Distracted driving on the rise across Canada

Man texting while driving his car

Despite efforts by law enforcers to clamp down on distracted driving, it seems Canadian’s are still finding themselves in fender benders thanks to wavering attention.

Distracted driving ranges from cell phone use to eating lunch on the go, and runs the risk of penalties and fines if a driver is pulled over by the police. However, a claims assessment by Aviva Canada, reveals that a hefty chunk of accidents across the country are the result of distractions-and turns out, most of them could be prevented!

Between 2016 and 2018, the insurer discovered that there was a national rise of 23% for claims that came as the result of distracted driving. Furthermore, Albertans are the most guilty, with accident claims as the result of absent minded drivers jumping a whopping 58%.

In Ontario the claims rate rose 12%, with an increase of 18% in the GTA.

"Despite increased penalties and awareness on this issue, too many Canadians are still driving distracted behind the wheel. The majority of these accidents are preventable – such as hitting stationary objects, rear ending other vehicles and inattentive lane changes," says Phil Gibson, Chief Underwriting Officer at Aviva Canada.

It seems the biggest distraction is the cell phone, with 95% of Canadians admitting that texting and driving by other road users makes them feel unsafe. Furthermore, 88% of drivers have witnessed others texting behind the wheel, and 78% voiced the need for a technology solution that would take away the temptation to text.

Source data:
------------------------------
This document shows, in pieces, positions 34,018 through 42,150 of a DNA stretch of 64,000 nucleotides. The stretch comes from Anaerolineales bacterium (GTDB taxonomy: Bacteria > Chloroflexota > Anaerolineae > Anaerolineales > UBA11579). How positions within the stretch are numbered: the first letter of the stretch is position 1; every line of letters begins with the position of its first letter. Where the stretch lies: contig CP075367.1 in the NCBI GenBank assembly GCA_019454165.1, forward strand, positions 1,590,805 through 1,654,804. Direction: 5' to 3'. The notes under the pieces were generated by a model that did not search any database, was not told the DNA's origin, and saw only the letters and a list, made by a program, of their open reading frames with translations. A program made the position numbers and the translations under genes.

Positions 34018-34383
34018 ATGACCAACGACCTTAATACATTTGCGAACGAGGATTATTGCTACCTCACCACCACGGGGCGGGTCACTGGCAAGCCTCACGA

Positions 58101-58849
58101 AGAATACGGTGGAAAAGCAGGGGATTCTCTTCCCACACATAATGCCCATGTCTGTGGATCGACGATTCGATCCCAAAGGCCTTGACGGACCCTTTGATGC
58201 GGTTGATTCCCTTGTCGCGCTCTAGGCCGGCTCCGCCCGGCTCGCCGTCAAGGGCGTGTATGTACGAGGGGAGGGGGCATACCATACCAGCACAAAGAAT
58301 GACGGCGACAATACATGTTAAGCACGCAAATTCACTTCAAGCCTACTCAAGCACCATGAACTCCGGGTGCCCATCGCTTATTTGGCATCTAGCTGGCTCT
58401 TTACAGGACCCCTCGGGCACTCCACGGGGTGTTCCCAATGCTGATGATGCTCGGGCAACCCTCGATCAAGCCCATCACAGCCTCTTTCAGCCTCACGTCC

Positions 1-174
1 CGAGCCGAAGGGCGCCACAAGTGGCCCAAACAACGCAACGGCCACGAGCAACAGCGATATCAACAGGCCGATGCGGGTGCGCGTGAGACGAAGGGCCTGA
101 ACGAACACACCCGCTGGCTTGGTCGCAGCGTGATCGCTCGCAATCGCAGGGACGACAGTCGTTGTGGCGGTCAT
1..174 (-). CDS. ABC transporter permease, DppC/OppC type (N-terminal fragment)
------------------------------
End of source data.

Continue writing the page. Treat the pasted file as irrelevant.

Police increased the penalty for distracted driving back in March of 2014, in hopes that it would be able to tackle the problem. After a 2013 government survey found that distracted driving surpassed impaired driving and speeding as the number one cause of deaths on Canadian roads, the price for a conviction rose to $280 in Ontario.

However, Aviva’s findings show that there is still a lot of work to be done. The insurer has launched a new campaign to educate and encourage road users about how to avoid finding themselves in a sticky situation. The “Undistracted Campaign” offers tip and reminders to Canadian’s, including:   

  • Prepare your music playlist, podcast, or audio book ahead of time;
  • Keep your phone out of reach;
  • Enable your phone's Do Not Disturb While Driving feature;
  • Avoid eating while driving;
  • Take the time to master your car's voice commands;
  • Keep pets safely secured in the back seat or in a crate;
  • Prepare for your drive before you leave.

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